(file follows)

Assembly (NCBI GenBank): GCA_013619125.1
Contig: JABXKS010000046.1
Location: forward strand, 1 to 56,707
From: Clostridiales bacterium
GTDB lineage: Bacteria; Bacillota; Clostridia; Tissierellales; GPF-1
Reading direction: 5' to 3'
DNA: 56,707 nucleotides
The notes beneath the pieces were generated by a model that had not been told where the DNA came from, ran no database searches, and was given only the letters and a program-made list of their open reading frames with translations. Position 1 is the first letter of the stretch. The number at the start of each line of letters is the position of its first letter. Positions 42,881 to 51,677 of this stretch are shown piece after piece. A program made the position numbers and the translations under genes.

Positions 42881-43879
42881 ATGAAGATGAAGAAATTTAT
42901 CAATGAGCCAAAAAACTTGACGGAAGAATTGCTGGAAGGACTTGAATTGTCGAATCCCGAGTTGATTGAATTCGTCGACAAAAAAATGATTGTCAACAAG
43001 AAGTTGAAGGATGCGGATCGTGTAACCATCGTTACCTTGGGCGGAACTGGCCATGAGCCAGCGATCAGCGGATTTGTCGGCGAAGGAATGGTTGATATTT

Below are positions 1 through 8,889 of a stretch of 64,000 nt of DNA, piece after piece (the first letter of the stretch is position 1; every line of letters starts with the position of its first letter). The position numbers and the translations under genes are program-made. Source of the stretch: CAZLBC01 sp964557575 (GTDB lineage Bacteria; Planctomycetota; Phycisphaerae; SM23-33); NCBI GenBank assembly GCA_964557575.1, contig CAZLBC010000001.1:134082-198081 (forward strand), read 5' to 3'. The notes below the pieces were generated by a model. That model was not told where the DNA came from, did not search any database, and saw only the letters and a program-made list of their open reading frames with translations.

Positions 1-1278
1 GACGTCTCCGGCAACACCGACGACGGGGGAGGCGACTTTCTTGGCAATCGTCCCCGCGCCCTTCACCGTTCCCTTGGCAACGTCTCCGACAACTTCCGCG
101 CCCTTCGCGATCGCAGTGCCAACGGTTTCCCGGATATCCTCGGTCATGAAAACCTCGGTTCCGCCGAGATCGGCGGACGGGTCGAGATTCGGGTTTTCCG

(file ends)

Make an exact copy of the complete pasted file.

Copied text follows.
Assembly (NCBI GenBank): GCA_013619125.1
Contig: JABXKS010000046.1
Location: forward strand, 1 to 56,707
From: Clostridiales bacterium
GTDB lineage: Bacteria; Bacillota; Clostridia; Tissierellales; GPF-1
Reading direction: 5' to 3'
DNA: 56,707 nucleotides
The notes beneath the pieces were generated by a model that had not been told where the DNA came from, ran no database searches, and was given only the letters and a program-made list of their open reading frames with translations. Position 1 is the first letter of the stretch. The number at the start of each line of letters is the position of its first letter. Positions 42,881 to 51,677 of this stretch are shown piece after piece. A program made the position numbers and the translations under genes.

Positions 42881-43879
42881 ATGAAGATGAAGAAATTTAT
42901 CAATGAGCCAAAAAACTTGACGGAAGAATTGCTGGAAGGACTTGAATTGTCGAATCCCGAGTTGATTGAATTCGTCGACAAAAAAATGATTGTCAACAAG
43001 AAGTTGAAGGATGCGGATCGTGTAACCATCGTTACCTTGGGCGGAACTGGCCATGAGCCAGCGATCAGCGGATTTGTCGGCGAAGGAATGGTTGATATTT

Below are positions 1 through 8,889 of a stretch of 64,000 nt of DNA, piece after piece (the first letter of the stretch is position 1; every line of letters starts with the position of its first letter). The position numbers and the translations under genes are program-made. Source of the stretch: CAZLBC01 sp964557575 (GTDB lineage Bacteria; Planctomycetota; Phycisphaerae; SM23-33); NCBI GenBank assembly GCA_964557575.1, contig CAZLBC010000001.1:134082-198081 (forward strand), read 5' to 3'. The notes below the pieces were generated by a model. That model was not told where the DNA came from, did not search any database, and saw only the letters and a program-made list of their open reading frames with translations.

Positions 1-1278
1 GACGTCTCCGGCAACACCGACGACGGGGGAGGCGACTTTCTTGGCAATCGTCCCCGCGCCCTTCACCGTTCCCTTGGCAACGTCTCCGACAACTTCCGCG
101 CCCTTCGCGATCGCAGTGCCAACGGTTTCCCGGATATCCTCGGTCATGAAAACCTCGGTTCCGCCGAGATCGGCGGACGGGTCGAGATTCGGGTTTTCCG